This weekend's full Moon is the Strawberry moon, and it's a unique one in that the Moon is partially in the shadow of the Earth, creating a partial eclipse.

According to NASA, the Moon will appear full from early Thursday morning into Sunday morning, but it officially becomes full at 3:12 PM Friday afternoon (June 5.)  NASA says,

The Moon will be close enough to opposite the Sun that it will pass through part of the partial shadow of the Earth, called a partial penumbral eclipse of the Moon. During this eclipse the Moon will not be in the sky for most of the Americas.

The Strawberry Moon name comes from the Algonquin tribe to describe this seasonal full moon. The term is derived from the short strawberry harvesting season in the Northeast. Other names for this Moon include the Mead Moon or the Honey Moon. This is an old European name for the Moon, alluding to the time when honey is ripe and ready to be harvested. Mead is a drink made from fermented honey (side note, it's quietly becoming popular as an alternative to beer, is liquid candy with a kick, and will knock you on your butt.)  The tradition of a "honeymoon" after marriage may also be derived from this Moon, due to the popularity of June weddings.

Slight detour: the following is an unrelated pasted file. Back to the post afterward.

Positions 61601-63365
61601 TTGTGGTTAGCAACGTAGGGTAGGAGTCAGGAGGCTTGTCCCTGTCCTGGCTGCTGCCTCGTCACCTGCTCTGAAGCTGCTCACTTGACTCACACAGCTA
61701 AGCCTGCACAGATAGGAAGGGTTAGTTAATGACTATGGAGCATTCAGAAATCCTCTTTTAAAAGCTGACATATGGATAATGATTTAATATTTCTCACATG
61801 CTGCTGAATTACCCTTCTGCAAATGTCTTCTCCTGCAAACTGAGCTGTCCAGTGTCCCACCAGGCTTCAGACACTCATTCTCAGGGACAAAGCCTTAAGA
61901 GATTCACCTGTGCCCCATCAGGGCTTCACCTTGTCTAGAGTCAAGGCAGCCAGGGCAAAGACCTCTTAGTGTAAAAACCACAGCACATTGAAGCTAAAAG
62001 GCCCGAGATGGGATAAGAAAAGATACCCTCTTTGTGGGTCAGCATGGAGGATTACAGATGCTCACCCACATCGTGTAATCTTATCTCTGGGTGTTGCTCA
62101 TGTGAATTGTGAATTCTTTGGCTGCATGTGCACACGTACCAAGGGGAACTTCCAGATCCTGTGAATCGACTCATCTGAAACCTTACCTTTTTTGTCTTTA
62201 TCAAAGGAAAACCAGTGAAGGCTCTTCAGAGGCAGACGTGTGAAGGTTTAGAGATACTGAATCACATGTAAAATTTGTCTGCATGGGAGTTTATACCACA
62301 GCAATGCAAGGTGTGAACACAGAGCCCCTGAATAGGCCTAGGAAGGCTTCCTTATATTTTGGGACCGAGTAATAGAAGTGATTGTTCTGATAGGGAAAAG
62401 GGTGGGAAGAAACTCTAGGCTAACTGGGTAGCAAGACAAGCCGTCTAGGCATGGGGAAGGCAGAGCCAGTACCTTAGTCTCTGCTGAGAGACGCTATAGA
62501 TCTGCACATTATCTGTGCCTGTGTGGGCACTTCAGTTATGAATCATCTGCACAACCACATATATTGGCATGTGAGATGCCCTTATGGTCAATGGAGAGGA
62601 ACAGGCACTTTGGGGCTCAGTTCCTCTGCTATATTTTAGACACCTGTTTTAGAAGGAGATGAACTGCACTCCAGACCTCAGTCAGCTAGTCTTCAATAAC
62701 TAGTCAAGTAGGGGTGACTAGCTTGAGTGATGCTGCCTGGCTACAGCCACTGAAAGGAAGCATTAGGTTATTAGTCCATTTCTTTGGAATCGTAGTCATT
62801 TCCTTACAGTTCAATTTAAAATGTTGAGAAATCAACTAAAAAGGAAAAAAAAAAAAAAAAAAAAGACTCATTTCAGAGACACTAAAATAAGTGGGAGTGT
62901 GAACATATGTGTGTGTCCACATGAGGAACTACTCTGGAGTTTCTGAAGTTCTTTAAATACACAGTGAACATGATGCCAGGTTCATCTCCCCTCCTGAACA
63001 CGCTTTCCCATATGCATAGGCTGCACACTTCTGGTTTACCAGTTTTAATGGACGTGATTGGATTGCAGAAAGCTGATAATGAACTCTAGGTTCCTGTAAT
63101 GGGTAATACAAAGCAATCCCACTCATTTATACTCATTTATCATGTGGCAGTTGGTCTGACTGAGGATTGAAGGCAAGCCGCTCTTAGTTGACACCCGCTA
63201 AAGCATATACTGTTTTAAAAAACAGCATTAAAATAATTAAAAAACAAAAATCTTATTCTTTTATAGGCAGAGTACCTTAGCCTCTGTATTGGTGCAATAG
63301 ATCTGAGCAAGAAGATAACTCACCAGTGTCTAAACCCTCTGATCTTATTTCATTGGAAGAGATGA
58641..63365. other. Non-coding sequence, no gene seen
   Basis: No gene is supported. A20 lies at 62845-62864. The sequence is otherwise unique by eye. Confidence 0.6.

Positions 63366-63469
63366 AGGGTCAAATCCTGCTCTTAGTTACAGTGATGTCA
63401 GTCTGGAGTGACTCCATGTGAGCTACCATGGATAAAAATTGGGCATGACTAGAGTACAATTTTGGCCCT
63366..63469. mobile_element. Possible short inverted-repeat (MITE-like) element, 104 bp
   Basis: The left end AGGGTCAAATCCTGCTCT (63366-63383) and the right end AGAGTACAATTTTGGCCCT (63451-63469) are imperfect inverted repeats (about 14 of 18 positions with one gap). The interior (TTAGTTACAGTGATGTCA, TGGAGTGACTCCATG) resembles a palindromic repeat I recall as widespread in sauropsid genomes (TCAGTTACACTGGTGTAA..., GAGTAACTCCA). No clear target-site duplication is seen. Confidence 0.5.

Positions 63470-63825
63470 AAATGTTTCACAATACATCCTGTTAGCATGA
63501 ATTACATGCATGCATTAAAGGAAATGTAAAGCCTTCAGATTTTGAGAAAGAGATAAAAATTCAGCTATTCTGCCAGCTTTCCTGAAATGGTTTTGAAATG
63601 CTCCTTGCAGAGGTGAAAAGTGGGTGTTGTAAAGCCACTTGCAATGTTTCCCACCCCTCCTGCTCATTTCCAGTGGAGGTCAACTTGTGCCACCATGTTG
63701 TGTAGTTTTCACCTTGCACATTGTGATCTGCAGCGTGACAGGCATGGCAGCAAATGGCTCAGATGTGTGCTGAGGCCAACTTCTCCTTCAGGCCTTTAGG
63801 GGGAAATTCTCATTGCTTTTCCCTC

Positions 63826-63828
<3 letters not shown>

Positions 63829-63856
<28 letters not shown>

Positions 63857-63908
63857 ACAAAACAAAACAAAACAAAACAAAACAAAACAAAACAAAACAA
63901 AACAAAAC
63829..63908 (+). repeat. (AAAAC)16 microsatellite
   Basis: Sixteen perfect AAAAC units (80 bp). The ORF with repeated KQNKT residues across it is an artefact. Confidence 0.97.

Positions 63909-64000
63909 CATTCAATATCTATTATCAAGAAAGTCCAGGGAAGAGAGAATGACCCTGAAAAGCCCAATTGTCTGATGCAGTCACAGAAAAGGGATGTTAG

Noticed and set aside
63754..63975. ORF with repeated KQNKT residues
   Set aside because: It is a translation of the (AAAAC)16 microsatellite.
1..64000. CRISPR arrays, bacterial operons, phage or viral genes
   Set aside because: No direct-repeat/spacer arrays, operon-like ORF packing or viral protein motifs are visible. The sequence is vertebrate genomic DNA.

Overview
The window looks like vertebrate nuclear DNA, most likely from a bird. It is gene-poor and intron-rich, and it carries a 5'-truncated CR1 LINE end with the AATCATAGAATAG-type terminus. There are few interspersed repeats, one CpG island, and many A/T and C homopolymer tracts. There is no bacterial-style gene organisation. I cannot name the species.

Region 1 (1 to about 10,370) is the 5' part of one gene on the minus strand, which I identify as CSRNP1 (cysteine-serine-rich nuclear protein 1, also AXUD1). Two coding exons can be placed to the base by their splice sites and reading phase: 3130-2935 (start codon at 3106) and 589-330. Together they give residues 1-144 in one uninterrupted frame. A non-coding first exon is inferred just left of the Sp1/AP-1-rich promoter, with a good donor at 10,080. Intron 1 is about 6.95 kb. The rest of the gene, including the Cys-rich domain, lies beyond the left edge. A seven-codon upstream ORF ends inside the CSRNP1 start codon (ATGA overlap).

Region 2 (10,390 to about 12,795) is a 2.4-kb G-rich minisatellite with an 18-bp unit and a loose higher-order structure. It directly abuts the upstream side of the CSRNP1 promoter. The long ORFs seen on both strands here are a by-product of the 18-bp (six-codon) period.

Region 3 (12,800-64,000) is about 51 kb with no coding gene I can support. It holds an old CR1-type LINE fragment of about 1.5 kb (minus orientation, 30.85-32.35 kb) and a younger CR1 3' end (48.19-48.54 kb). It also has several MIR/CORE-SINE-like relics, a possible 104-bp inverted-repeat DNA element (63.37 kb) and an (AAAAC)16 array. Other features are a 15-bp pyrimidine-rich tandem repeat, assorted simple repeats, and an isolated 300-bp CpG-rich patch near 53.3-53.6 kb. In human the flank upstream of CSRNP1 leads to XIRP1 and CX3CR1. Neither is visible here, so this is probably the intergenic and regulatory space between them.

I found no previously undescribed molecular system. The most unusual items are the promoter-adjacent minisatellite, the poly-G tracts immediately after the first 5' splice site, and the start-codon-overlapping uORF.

NASA says that "as usual, the wearing of suitably celebratory celestial attire is encouraged in honor of the full Moon." So throw something celestial on, grab a glass of mead, and head outside between the thundershowers this warm weekend for a glimpse of the Strawberry Moon.

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